Automobiles and motorcycles feature some of the most complex paint work anywhere. Not only do the coatings have to look great from bumper to bumper, the paint must also hold up well against sun damage, wind, and rain, while also preventing rust and corrosion of the substrate for years on end. Properly painting a car, truck, or motorcycle requires some of the most complex layering of paint and protective coating of any product or structure. But long before the first sprayer starts painting, the surface must be properly prepared. One of the world’s most popular motorcycle manufacturers, Harley Davidson, has a unique approach to surface preparation that blends robotic precision with human craftwork.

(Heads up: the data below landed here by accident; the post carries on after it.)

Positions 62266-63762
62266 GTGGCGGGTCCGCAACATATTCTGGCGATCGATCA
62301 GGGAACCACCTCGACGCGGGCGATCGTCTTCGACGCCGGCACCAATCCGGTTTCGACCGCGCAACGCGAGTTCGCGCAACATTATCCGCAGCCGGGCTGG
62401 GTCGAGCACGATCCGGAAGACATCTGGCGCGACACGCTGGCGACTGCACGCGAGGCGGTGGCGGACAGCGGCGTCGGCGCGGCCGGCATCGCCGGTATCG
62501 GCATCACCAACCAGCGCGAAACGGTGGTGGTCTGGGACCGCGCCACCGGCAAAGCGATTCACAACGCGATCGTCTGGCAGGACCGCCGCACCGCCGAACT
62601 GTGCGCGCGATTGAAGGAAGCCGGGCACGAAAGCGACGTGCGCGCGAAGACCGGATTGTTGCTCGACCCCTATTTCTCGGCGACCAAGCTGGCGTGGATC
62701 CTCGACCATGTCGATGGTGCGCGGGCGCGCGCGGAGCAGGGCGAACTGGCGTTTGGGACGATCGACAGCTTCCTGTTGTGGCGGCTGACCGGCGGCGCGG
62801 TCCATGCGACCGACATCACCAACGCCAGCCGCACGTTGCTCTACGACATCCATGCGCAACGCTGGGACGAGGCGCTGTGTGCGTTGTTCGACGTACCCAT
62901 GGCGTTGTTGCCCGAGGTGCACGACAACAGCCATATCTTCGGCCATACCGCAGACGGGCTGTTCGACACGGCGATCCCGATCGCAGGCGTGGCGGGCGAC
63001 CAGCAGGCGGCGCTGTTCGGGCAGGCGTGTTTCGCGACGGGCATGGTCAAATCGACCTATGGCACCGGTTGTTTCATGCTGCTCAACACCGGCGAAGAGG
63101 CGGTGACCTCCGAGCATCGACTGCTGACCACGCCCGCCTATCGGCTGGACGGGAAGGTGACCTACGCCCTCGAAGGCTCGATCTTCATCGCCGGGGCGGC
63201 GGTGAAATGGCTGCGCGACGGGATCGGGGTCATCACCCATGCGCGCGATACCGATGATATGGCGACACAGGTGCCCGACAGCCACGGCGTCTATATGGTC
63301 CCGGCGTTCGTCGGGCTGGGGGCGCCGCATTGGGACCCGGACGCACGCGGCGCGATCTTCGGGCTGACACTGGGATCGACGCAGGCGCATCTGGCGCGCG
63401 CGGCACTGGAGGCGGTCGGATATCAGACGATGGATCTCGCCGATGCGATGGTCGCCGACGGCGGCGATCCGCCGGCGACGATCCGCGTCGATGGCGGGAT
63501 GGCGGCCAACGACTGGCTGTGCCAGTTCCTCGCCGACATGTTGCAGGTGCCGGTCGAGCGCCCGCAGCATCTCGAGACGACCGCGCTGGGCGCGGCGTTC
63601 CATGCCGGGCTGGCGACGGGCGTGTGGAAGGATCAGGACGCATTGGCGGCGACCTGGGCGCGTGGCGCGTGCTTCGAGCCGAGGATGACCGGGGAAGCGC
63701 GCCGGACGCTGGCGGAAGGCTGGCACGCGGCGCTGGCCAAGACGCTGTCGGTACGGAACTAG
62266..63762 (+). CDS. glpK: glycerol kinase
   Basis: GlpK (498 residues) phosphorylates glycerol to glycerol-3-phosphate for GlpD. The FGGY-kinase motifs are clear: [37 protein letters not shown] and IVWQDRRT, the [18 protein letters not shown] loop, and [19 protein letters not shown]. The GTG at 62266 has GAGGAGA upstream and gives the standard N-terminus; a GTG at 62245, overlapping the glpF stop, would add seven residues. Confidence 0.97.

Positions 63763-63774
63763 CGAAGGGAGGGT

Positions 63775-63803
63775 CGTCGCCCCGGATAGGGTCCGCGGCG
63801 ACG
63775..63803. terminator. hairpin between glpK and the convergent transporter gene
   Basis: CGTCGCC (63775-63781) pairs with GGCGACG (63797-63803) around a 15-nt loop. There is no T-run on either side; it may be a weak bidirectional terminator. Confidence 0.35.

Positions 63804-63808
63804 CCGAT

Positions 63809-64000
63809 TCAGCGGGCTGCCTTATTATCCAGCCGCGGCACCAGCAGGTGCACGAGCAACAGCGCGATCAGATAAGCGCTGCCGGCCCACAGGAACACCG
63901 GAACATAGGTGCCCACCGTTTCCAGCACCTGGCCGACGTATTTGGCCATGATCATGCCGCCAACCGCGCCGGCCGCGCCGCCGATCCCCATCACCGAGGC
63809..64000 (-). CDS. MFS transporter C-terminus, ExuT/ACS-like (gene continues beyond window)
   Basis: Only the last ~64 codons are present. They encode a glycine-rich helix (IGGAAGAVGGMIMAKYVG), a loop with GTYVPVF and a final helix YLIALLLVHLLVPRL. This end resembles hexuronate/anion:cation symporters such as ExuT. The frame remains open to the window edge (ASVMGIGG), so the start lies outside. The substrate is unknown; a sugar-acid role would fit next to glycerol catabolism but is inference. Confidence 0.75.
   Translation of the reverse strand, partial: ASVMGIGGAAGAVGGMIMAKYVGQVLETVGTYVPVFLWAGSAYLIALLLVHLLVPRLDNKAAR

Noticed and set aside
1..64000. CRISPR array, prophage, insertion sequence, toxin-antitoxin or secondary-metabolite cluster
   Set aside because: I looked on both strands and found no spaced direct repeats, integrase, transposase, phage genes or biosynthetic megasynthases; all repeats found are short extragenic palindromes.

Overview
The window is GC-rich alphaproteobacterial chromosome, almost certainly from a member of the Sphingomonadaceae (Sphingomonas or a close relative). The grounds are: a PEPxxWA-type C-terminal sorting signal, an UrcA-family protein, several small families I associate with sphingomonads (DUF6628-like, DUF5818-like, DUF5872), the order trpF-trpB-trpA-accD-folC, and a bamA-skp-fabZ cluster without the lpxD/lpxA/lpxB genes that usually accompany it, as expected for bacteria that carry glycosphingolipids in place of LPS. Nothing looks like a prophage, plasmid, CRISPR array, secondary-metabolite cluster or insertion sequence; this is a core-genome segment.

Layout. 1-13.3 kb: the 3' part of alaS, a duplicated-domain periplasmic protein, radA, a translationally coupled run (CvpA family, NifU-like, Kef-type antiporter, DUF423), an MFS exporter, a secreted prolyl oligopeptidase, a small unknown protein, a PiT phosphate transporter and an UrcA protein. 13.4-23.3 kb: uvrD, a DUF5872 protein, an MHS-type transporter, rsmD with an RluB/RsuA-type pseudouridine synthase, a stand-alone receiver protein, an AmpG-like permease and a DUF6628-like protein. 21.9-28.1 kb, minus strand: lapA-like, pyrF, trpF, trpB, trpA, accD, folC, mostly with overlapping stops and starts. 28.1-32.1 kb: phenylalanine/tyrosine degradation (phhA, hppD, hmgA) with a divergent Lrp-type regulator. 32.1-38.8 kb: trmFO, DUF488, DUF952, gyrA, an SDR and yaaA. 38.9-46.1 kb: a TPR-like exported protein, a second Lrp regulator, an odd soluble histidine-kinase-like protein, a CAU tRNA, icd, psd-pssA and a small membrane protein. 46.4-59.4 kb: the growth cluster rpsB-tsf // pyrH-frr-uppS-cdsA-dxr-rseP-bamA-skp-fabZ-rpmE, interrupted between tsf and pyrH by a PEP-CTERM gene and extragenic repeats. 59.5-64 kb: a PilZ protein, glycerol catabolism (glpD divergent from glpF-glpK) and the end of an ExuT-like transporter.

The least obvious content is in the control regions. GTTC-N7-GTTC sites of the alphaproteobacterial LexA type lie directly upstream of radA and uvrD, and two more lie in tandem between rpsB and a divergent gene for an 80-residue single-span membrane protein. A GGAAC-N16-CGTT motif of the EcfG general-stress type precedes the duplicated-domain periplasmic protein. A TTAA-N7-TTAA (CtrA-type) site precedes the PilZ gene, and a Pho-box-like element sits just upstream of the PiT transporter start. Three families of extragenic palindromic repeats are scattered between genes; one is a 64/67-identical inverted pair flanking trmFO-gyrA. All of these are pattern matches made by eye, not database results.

We’ve discussed the rapid development of robotics and machine technology in the paint sector in the past. However, most of those discussions have centered on technology that impacts actual painting. From paint spray technology to factory paint robots, the impact of mechanized technology on actual paint work is undeniable. But what about technology that doesn’t actually perform any paint work, but rather directly contributes to the efficiency of the paint profession as a whole?